The following is an excerpt from my travel journal from our first mission trip to Honduras.
January 31, 2009
Wow! Today was an adventure. We went on an outing with the group and were allowed to invite Luis to join us. A few other sponsored boys also came along. We went to a restaurant in Catacamas. They served fried tilapia. They fried the entire fish―eyeball and all― and served it on a plate with rice. It didn't look very appetizing, but it was the best fish I've ever eaten!
With Lori's help, we were able to talk to Luis. He asked us about our jobs and our hobbies. We found out that he has three brothers from his dad's previous relationship and two sisters from his mom's previous relationship and he is the only one born to both of them.
After lunch we went on a horseback ride. The boys loved it so much. We kept buying more tickets and they rode over and over. They were so happy. It was nice to spoil them.
The place also had a zipline course. The idea is to zip between platforms. We went in the last group with Luis, Steve, Debbie and Reyes. Two guides also joined us. They gave instructions on how to use our hands on the line as a break.
For the first three zips, I braked too soon and didn't quite make it to the platform. It wasn't a big deal. The guide just came out and pulled me in. On the fourth zip, they told all of us not to brake at all. So I was happy. But when I got close to the next platform, there was an incline. I didn't quite make it and began sliding backward away from the platform and toward the center of the line. It took me a while to figure out I should brake to stop sliding backward. Like the last times, the guide came out to get me, but his rope was too short to reach. I tried to pull myself hand-over-hand up the line, but I didn't have enough strength to make it up the incline and I slid back. But his time, my arms hurt. Steve, Reyes and the first guide stood on the platform helpless, trying to figure out what to do. Finally, the guide made it out to me. He made several attempts , but couldn't pull is and his rope was just a few feet too short. So we hung there. I was panicked and screaming for help. My arms burned and I'd lost feeling in my hands. At one point, the guide had my arm caught in his harness and I heard it snap. I was sure it was broken. After hanging for about 20 minutes, the guide called down to someone on the ground to get a longer rope. The yells caused the second guide to think all was clear, so he sent Debbie down the zip. She came through the trees and saw me hanging there and screamed. She was able to brake a little, but she crashed into me hard and knocked the breath out of me. Now the three of us were stuck out there. Since Debbie had just arrived, she had more strength than me in her arms. She managed to get one arm around me allowing me to lean on her and rest one arm at a time. She was calm at first. But after ten minutes, she realized that the crowd forming below us was also beginning to panic. They had found a longer rope, but there was no ladder or way to get it up to the platform. She began to cry with me. Finally, someone on the ground produced a ladder, but it was too short to reach the platform. So a man had to climb it and then carefully straddle the tree with the rope. Several attempts were made to the throw the rope out to the stranded guide with no success. At last, Reyes took the rope and zipped out to us with it. We didn't realize it at the time, but this was a great risk because the line was not meant to hold that much weight and it could have snapped. Once Reyes got to us with the rope, Steve and the man from the ladder pulled while the guide and Reyes used their hands on the line to help. It took several more minutes, but all four of us finally made it safely to the platform. All in all, I had been hanging for about 45 minutes. I was shaking all over and I had no feeling on my hands. Worst of all, there was no way down except another zip to the ground. So I had to face it all over again. I gathered up all the strength I had left and held my breath as I jumped from the platform. On the ground, I collapsed exhausted into the waiting arms of my new friends.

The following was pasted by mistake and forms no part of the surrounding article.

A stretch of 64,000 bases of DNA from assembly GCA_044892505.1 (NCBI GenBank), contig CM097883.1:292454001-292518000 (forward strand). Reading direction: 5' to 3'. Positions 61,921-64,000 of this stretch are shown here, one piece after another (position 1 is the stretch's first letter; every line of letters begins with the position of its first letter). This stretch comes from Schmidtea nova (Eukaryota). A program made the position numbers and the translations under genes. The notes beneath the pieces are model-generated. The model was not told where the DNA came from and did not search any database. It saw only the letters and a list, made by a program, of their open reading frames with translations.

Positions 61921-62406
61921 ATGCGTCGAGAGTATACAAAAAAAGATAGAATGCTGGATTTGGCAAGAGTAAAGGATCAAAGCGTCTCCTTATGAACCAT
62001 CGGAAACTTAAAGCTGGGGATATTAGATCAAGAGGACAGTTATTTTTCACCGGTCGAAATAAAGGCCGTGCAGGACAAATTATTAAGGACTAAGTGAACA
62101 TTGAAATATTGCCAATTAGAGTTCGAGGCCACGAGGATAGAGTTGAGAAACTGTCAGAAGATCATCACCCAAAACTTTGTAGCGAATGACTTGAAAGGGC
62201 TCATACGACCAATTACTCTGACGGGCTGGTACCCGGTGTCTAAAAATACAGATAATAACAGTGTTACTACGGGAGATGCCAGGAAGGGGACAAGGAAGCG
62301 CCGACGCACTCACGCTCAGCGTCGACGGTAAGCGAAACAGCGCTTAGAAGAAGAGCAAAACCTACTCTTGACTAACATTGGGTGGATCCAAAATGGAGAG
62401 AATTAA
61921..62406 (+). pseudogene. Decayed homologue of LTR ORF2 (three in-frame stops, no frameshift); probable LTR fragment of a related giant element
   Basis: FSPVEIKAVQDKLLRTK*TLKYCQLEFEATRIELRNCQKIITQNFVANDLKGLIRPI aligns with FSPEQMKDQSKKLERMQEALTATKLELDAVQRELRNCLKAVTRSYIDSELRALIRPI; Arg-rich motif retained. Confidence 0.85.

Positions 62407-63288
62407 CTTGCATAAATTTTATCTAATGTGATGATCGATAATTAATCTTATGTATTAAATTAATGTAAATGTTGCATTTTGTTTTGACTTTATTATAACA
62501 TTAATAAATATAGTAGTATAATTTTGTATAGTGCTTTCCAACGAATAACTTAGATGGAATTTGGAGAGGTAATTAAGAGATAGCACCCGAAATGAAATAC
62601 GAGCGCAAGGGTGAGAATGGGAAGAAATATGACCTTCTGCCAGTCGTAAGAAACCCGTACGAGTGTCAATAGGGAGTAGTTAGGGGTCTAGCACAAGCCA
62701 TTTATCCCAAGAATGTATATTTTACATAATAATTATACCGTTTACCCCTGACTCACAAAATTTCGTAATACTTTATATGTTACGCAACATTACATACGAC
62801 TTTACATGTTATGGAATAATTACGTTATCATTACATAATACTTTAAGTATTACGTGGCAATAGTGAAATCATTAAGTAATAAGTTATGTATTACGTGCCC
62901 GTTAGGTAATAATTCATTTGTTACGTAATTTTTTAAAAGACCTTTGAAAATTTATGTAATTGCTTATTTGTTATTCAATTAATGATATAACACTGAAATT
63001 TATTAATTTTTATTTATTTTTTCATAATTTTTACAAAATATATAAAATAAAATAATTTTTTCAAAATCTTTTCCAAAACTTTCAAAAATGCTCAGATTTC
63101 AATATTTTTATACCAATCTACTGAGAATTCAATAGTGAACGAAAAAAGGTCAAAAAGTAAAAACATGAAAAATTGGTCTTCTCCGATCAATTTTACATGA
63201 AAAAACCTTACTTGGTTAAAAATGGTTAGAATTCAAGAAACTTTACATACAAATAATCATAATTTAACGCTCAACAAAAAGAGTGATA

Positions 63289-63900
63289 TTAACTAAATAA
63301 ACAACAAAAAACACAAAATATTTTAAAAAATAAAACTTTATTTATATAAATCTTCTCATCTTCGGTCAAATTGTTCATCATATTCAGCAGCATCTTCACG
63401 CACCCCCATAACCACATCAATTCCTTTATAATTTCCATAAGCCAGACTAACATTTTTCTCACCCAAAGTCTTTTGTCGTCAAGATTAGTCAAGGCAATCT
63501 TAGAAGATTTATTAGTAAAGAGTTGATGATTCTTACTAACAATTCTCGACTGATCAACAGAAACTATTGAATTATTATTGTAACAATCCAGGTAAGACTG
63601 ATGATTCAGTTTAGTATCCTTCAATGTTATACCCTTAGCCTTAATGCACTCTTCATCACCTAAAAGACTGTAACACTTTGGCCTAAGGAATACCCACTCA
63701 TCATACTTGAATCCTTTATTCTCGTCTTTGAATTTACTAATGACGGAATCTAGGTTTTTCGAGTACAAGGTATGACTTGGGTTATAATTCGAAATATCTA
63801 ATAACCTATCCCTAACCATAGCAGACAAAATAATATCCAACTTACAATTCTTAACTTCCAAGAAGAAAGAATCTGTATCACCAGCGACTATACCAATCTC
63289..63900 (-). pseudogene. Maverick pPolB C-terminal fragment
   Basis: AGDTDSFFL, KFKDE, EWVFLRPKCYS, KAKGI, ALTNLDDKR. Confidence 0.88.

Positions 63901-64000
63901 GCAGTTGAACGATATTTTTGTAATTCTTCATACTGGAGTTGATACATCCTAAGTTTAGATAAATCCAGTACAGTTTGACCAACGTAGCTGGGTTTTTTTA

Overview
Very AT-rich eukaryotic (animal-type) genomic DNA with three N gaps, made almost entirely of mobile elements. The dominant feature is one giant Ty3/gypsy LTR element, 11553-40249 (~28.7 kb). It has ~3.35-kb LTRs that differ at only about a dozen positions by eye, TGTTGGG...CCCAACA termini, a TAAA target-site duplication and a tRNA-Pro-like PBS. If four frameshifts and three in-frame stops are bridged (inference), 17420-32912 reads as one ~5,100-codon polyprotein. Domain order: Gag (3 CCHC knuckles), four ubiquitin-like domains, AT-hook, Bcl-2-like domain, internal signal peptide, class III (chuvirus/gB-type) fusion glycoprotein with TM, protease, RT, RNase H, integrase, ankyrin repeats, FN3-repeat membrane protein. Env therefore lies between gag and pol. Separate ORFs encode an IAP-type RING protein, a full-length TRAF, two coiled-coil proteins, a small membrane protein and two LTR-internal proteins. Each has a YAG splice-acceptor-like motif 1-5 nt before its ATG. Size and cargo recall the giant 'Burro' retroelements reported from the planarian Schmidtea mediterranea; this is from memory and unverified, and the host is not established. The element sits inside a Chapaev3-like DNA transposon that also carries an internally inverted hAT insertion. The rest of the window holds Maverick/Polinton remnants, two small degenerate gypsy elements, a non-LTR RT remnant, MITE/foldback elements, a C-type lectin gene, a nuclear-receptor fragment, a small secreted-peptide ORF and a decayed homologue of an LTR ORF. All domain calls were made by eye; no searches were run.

After all the excitement had died down and I recovered a bit, we climbed back into the bus and drove into town. I declared Reyes a hero and promised to buy him a Pepsi anytime he wanted it. He had never been on zipline until today. What a brave kid!
We stopped on the street in town because Luis' mom was sitting outside one of the shops. Even though we could barely speak to each other, it was nice to meet her. I could tell she was proud of Luis. Luis hasn't said anything about his dad, so I wonder if he's still around.
Then we made a surprise stop at Reyes' house that he shares with his grandmother, aunt and four cousins. Their house was humble, but far more habitable than the shacks in the villages.
Since our adventures kept us out so late, the boys were allowed to have dinner with us in the conference center. This was quite a treat for them and they ate a lot of food. Luis even wrapped up his leftovers to take back to the dorm.
I feel bad for Luis. He tries so hard to communicate with me. He talks in Spanish so desperately. I wish I could understand. He hugged me goodnight after Uno tonight. Weird to make such a connection without being able to talk.